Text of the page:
Non–public Information vs. Controlled Defense Information (CDI) vs. Controlled Unclassified Information (CUI)

For businesses that hold government contracts or engage in sensitive operations, the classification of information into non–public information, controlled defense information (CDI), and controlled unclassified information (CUI) is crucial.

Non–public information is a broad category that includes any data not intended for public release. This can range from proprietary business information to sensitive personal data. On the other hand, controlled defense information (CDI) is specifically related to defense contracts and pertains to unclassified information that is either sensitive or proprietary to the Department of Defense (DoD). Controlled unclassified information (CUI), by contrast, encompasses a broader range of information that while not classified, is still sensitive and requires safeguarding or dissemination controls pursuant to and consistent with applicable laws, regulations, and government–wide policies.

The distinction between these categories is crucial for understanding the scope of information governance required. For defense contractors, classifying information correctly as or CUI is essential for compliance with federal regulations like CMMC and ITAR and safeguarding national security interests. Non–public information, while encompassing CDI and CUI, also includes proprietary or confidential business information not covered under these government–specific designations. The correct classification impacts how organizations must handle, share, and store information, thereby influencing their information security strategies and compliance postures.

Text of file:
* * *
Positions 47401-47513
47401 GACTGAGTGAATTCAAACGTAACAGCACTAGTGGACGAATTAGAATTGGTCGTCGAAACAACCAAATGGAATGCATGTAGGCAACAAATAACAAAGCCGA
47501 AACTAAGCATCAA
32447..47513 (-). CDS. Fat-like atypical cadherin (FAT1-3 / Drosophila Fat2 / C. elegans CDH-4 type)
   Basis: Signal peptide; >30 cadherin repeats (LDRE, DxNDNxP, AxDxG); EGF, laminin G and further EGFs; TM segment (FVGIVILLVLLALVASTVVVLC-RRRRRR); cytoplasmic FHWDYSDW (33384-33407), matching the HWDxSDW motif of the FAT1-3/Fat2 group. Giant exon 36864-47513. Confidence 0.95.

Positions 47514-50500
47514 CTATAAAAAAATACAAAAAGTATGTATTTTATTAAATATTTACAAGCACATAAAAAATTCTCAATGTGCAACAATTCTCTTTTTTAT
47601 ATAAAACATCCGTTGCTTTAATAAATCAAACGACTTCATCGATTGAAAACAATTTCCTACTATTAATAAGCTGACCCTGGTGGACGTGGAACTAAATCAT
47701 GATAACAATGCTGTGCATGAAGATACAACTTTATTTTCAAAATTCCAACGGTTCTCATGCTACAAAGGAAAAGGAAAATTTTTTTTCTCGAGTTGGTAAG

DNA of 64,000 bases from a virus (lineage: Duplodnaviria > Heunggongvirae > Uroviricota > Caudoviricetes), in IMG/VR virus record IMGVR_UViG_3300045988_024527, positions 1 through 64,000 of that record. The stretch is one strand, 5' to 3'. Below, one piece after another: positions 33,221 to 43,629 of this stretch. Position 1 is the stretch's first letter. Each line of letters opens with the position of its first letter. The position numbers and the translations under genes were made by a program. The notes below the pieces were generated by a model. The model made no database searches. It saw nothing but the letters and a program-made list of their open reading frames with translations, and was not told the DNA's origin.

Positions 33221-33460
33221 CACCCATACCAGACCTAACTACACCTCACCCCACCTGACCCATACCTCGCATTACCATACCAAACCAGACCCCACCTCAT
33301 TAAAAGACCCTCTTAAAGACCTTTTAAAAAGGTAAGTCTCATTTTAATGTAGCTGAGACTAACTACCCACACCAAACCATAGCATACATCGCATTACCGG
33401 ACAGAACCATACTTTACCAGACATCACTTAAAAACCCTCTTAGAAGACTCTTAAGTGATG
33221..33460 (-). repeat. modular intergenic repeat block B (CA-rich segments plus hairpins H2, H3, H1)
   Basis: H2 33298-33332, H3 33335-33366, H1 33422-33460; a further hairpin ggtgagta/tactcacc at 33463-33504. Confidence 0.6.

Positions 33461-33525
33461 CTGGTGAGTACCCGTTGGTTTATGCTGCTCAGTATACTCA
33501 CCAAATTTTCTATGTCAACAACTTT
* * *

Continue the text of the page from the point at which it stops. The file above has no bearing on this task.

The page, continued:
Improper Handling of Non–public Information: Risks and Consequences

Handling non–public information haphazardly can expose organizations to regulatory, financial, legal, and reputational risks. Regulatory bodies have established stringent guidelines and laws governing the management of sensitive non–public information. For instance, in the United States, regulations such as the Federal Information Security Management Act (FISMA) and the Health Insurance Portability and Accountability Act (HIPAA) set forth requirements for the protection of federal information and protected health information, respectively. Improper handling of non–public information can lead to non–compliance with these regulations and result in substantial fines, legal actions, and damage to an organization’s reputation.

The unauthorized disclosure of non–public information can also have severe financial repercussions. These include loss of competitive advantage, litigation, and remediation costs following a data breach. Longer–term, the reputational damage that follows a data breach can have long–lasting implications for business relationships, customer trust, and market position.

Ultimately, the importance of implementing robust governance practices to protect non-public information cannot be stressed enough. These practices not only protect an organization’s sensitive information assets, but also ensure regulatory compliance, build trust with the organization’s stakeholders, and preserve an organization’s reputation.

Best Practices for Handling Non–public Information